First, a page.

One daily goal of PASS is to provide a supportive environment in which residents can do their best with schoolwork. This is essentially the role a parent usually fills; however, the PASS staff takes on the role for forty parents! The Youth Shelter residents need a structured group study time as well as a process for receiving individual assistance. Other concerns that PASS staff attends to each day are verifying homework completion, communicating with teachers and proactively monitoring school attendance. For students on non‐traditional school paths, the PASS staff may be a significant resource. Students attending programs offered though Education Support Services or completing their GED often requires time‐management guidance and encouragement to reach their goals.
Examples of the positive impact of PASS are greater participation in homework, fewer failing grades, reduced school absenteeism, successful transition to employment, increased post‐high school planning, and enhanced adult living skills (checking account, how to obtain important documents, managing work/life schedule). In addition to providing academic structure and support, PASS creates other types of learning experiences to broaden the residents’ world view, foster a desire for learning, and develop an appreciation for the natural, interdependent systems around them. These activities include participation in the Actor’s Theatre education series, frequent hikes in nearby State Parks and Forests, sampling different cuisines at area restaurants, attending the Louisville Opera student discount nights, trips to the J.B Speed Art Museum and the Rauch Planetarium, and metalworking demonstrations at Kaviar Forge.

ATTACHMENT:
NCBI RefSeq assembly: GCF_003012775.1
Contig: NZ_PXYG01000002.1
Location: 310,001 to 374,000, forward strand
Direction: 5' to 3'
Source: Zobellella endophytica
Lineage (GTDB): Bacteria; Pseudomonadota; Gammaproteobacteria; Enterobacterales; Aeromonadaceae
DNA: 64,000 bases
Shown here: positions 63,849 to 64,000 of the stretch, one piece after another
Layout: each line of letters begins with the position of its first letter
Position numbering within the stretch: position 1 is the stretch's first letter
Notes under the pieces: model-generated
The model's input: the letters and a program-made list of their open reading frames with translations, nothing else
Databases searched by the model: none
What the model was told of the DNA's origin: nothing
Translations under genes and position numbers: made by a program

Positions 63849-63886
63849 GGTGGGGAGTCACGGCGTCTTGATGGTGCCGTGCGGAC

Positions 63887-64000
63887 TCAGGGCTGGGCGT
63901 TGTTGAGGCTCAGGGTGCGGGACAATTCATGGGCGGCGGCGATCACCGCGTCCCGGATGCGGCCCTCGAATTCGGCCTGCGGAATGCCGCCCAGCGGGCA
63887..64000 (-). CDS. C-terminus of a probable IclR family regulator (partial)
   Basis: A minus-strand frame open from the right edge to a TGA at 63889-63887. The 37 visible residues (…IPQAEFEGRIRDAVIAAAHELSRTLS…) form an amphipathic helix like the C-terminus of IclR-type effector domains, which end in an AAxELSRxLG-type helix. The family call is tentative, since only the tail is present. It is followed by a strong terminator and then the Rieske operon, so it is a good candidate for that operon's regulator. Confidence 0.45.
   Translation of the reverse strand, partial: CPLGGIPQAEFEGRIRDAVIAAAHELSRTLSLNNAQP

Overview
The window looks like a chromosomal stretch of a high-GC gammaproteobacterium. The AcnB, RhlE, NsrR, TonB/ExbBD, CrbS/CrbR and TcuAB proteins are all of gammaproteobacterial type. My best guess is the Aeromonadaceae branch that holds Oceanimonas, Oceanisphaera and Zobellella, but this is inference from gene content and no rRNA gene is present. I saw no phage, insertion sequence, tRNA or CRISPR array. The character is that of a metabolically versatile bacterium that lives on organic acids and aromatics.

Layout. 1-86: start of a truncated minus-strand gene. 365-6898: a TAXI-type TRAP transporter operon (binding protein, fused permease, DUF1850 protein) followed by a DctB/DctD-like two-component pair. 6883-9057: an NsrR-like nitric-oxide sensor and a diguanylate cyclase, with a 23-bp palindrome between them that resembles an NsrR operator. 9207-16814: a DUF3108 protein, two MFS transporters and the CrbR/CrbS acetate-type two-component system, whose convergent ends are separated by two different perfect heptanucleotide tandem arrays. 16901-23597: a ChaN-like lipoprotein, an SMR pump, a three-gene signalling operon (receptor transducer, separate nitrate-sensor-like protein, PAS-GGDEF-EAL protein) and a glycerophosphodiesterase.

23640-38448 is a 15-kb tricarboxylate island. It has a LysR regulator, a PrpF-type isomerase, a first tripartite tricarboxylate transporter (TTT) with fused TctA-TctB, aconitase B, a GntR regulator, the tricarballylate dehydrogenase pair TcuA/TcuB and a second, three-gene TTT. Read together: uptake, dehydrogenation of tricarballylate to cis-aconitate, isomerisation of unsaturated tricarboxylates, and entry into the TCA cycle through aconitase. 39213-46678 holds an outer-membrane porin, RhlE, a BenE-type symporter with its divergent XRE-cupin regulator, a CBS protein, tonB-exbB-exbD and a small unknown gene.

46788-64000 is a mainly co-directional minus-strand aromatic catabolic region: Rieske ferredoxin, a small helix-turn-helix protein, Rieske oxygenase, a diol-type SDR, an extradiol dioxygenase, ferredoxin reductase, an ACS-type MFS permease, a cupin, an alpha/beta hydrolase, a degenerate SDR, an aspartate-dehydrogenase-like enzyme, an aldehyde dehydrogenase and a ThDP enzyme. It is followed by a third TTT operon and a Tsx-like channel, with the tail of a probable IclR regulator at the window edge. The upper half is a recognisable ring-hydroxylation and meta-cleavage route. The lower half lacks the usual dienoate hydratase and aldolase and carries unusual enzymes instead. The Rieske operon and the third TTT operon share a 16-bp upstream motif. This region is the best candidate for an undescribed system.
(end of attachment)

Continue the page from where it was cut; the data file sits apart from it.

Section Quick Links
The Floyd County Youth Services Bureau can help pay for appropriate services for your child and family.